People come to boxing for a variety of different reasons and goals. Some come to the sport as a tool for self-defense, some come for fitness, and some have aspirations to compete. All are respectable goals, but this three part series will focus on those who plan to compete in amateur fights through USA Boxing.
In this first section, we will discuss how to find and decide on a boxing gym and how to decide on a coach.
Finding a Gym
First and foremost, an aspiring fighter needs to find a place to train. Despite the booming popularity in boxing and MMA, this is often easier said than done. First, keep in mind that not just any place that “has boxing” will do. For your easy convenience, we have provided a list of gym attributes to look out for.
Find an actual boxing gym. This means a gym that exclusively coaches boxing. This means no martial arts gym that “also” teaches boxing. If you are interested in becoming a well-rounded martial artist, by all means, find a place that teaches ground fighting in addition to their stand-up styles. But this post is for boxing and boxers, and MMA gyms do not usually have the A) quality of instruction, or B) the quantity of sparring partners necessary to mold a successful amateur boxer. You also end up having to share the ring with the Muay Thai classes, the floor space with the Brazilian jiu-jitsu guys, and so on. Believe me, an MMA school that has boxing “classes” is not where you want to hone your craft.
Which brings me to my next point…
Eliminate most (but not all) gyms that have structured boxing classes. Classes are great for fitness crowds and hobbyists, and I know that a lot of grappling sports are taught this way, but they do not a great boxer make. As the popularity of boxing and kickboxing has exploded, all sorts of gyms have tried to cash in by offering instruction and classes in these sports. Look, there is nothing wrong with boxing classes, but they are not usually geared towards making a competent fighter. Some quality boxing gyms have started adding class times in order to offer the best of both worlds. They have the guys training for fights in the back, while a 7:00 pm boxing class grooves to the latest in top 40 beats. That’s all well and good, and I have seen some very respectable gyms do this. In fact, my favorite gym that I have trained at was set up like this. I would not automatically rule these hybrid places out, just be sure to check carefully into their fighters and coaches.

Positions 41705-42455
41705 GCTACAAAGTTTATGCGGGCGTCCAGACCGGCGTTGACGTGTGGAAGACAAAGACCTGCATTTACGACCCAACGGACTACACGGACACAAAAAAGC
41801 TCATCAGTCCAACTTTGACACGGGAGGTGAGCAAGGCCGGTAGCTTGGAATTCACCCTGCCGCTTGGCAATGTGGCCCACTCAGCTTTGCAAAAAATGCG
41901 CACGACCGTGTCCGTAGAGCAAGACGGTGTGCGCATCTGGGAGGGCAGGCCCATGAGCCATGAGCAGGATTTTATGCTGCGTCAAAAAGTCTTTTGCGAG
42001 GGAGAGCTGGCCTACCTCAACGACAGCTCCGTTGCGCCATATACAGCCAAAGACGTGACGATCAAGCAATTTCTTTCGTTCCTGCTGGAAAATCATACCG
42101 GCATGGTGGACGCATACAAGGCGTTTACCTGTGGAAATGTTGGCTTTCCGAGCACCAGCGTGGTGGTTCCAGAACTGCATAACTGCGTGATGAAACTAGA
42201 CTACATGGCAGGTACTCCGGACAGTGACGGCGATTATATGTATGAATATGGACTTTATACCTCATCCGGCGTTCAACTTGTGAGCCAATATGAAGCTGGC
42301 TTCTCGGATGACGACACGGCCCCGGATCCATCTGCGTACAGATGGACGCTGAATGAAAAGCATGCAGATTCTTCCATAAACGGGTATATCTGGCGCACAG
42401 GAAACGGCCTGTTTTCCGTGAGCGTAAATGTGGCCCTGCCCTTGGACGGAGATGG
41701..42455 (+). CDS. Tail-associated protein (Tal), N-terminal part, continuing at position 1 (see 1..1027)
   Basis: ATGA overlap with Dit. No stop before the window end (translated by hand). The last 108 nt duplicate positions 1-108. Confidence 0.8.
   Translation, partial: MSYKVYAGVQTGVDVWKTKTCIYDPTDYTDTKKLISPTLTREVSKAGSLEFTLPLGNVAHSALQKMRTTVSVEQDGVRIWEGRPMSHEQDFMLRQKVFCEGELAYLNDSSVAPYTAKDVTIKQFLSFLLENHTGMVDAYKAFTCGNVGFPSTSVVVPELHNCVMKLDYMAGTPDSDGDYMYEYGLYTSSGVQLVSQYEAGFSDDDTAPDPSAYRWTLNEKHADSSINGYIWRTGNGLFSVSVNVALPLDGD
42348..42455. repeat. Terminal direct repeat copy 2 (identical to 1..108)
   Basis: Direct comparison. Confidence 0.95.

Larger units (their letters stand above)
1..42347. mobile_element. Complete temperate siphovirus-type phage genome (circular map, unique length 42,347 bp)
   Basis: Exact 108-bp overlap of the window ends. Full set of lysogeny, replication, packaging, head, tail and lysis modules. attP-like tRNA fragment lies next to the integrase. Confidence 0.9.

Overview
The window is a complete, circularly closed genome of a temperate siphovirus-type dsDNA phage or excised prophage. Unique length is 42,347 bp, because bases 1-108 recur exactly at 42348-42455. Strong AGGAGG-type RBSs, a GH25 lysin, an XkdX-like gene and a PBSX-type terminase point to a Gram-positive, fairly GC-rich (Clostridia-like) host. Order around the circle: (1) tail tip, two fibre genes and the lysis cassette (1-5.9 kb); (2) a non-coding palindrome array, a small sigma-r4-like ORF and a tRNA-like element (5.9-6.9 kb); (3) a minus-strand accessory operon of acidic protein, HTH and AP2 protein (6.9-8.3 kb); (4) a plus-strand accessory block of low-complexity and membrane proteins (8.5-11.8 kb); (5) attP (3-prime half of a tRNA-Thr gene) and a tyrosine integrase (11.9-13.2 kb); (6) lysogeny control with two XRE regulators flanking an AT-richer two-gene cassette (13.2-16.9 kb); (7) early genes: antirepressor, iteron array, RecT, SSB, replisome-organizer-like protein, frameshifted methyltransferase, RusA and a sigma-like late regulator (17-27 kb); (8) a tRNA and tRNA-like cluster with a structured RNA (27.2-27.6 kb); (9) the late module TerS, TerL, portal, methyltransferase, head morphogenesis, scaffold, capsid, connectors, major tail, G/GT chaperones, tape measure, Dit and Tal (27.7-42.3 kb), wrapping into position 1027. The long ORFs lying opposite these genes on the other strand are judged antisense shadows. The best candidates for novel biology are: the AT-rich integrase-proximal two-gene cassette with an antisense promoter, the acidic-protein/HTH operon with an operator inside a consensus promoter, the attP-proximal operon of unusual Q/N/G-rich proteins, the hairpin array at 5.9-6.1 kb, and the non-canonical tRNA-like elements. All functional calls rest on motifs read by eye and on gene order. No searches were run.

Eliminate any gym where the only guys who have fought before are the coaches and trainers. That tells you immediately that you will not have enough quality sparring partners once you get some degree of skill. Getting your teammates ready for their fights and having them help you get ready for your own is a vital part of the gym environment. If you are the only aspiring fighter at the gym, you have outgrown it before you have even laced up a pair of gloves.
Finding a Coach
Most legitimate boxing gyms have quite a few coaches and trainers who work as private contractors. Some of them are friends with each other, some are enemies, and some are rivals. Once you have decided on a gym, I would talk with the owner/manager/guy-at-the-front-desk about what you are looking for. He will ask you about your goals, your experience, your age, etc. A lot of the time he will recommend a particular coach to you, which makes your job easier. Once introduced, you will most likely go through the same round of questions that you just answered. If you have some experience, the coach will most likely put you through a workout. He’ll hold the focus mitts for you, watch you hit the bags, and watch you shadow box. You are looking for someone with whom you have a good rapport. I like to watch and see how he interacts with other people in the gym as well. Does he seem liked, or at least, respected? Who else does he train? These are my suggestions for what I look for in a coach, but other traits may be more important to you:
1. Does he train other amateur fighters who are currently competing? It would be nice if he has guys around your own weight and experience level. This way, you always have a ready sparring partner if there isn’t anyone else available on a particular day.
2. Does he personally work hard? Is he engaged in what his fighters are working on? I always like it when my coach is working with someone else in the ring but notices me on the other side of the room and yells out for me to quit messing around. It matters to him that I am doing things right.
3. Is he on time, not terribly hung-over, and mentally “there?” Sad story, but a lot of current trainers and coaches are ex-fighters, and boxing is a hard business. There are a lot, more than one might think, of broken-down ex-pugs who are broke and at bottom. For some of these guys, boxing is all they know, and that’s why they are still in gyms. It is simply the only way they know how to make money. I would suggest looking for a coach who still has a strong passion for the sport and cares deeply about coaching a new generation of fighters.